That first Thanksgiving without both of them blurs in my mind now, probably because I don’t want to remember it. Still, I recall the silence – the sad, lonely silence acknowledging that we had buried the two of them in two years and didn’t really know what to say without my grandfather complaining about the dry white meat and my grandmother looking askance at my mother, her lips pursed into a little secret smile.

So here we were, with the same spread – grandma’s stuffing, candied yams, pearl onions in cream sauce, the bird – staring back at us daring us to eat it. Not in my grandparent’s basement anymore, but in my parents’ kitchen. The two waywardly wild dogs were there. And it seemed even they knew something was amiss.

Because it was. My grandparents were missing. And, for me at least, so was the feeling they brought with them – the feeling of security, of not having to worry about who’s cooking and who’s coming because it was always the same. Until it wasn’t.

Family endures, though, never forgetting those they lost, but eventually moving on because “dwelling on what was does not change what eventually will be.” And living in the past impedes you in the present. Worse, that type of thinking makes you forget all you have to be thankful for: those who still have their health, those who have accomplished feats and deserve plaudits, those who have had milestones in their lives – whether it be a 60th birthday or a 40th wedding anniversary or an engagement.

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In Preparation for Thanksgiving

In preparation for Thanksgiving, I want to set the tone with a clip from Addams Family Values. Besides football and turkey and stuffing, this film should be a staple of everyone’s Thanksgiving.

A happy and a healthy from my family to yours.

The Value of Companionship

John Steinbeck’s Of Mice and Men remains one of my favorite texts to teach, for in less than 110 pages it offers hundreds of pages of depth. Whether it be examining the historical context – Great Depression/Dust Bowl – or the plight of people of color – see Crooks – or even the ranch as its own independent society, the text offers months of interesting discussions and learning opportunities – months unfortunately no one has.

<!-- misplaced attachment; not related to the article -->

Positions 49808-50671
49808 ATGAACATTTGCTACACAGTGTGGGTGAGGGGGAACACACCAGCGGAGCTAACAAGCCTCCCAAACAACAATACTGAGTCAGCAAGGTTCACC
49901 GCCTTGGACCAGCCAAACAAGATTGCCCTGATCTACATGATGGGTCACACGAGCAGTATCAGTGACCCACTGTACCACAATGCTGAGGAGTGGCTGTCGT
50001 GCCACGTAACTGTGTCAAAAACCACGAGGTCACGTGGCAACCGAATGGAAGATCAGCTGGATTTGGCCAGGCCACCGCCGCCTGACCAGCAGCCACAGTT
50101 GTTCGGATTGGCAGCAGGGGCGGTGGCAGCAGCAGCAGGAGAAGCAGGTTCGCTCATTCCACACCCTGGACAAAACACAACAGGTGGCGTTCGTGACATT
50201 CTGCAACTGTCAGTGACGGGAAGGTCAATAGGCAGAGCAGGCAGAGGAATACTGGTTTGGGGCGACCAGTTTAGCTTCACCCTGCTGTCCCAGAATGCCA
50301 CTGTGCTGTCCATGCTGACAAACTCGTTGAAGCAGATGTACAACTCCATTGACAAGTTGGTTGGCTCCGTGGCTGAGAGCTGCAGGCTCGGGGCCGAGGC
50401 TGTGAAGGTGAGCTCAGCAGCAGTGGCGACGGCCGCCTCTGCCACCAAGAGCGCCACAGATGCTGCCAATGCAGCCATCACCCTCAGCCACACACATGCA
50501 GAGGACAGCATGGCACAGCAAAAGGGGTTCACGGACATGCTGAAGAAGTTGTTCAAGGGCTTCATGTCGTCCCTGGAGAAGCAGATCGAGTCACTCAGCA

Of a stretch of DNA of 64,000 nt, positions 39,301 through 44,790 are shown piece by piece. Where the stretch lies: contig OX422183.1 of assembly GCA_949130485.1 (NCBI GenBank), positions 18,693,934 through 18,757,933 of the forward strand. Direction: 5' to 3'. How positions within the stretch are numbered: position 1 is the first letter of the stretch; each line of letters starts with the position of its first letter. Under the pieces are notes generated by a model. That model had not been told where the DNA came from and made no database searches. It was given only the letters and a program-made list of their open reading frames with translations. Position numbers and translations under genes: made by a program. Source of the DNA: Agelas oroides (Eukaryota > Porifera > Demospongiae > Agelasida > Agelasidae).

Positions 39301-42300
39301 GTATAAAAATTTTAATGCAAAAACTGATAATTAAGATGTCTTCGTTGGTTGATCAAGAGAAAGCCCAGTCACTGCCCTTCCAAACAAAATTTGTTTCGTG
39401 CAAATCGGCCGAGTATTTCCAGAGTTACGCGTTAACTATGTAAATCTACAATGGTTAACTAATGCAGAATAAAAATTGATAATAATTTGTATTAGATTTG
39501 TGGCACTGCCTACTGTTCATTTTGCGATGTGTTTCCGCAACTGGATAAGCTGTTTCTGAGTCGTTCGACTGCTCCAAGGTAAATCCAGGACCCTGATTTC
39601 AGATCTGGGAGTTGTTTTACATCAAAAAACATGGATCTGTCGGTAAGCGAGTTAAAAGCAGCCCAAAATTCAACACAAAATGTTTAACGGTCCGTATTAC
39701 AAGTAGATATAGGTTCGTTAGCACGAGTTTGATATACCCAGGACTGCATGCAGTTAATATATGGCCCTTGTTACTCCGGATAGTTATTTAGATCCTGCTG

Alas, there’s never enough time to discuss good literature.

‘Of Mice and Men’ by John Steinbeck via

Through Chapter 3, now, we have arrived at the venerable Slim and his inability to understand Lennie and George’s relationship. In Chapter 2, meanwhile, we witnessed the callous Carlson’s pushing to shoot Candy’s dog.

What’s the connection?

Companionship – its importance and the inability of many of the ranch workers to understand it. So, it got me thinking about companionship in my own life…

My wife, obviously my ultimate companion and partner in crime – my everything, my always, my forever – has made an honest man out of me in our almost a decade together (that’s a scary thought, in itself).

With her I’ve overcome personal tragedies, written books, learned how to detach myself from work, and discovered that I do not always have to have a solution to a problem – I just have to listen (take notes, guys).

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ICYMI: The Excuse of All Excuses

ICYMI: The Excuse of All Excuses laments those parents who do not allow their kids to fail and learn from their mistakes.

I’ve been railing against this epidemic for a number of years, tempering my criticism under the auspices that I myself am not a parent.

However, I am a teacher and I am a human. I’ve been around long enough to understand that kids are extensions of their parents and families. What’s permitted or excused in the house permeates in the classroom in the way a child comports himself with peers and adults. Moreover, when parents do not hold their children to a high civic and academic standards, the kids become reliant; worse, they do not develop the means to confront and overcome adversity.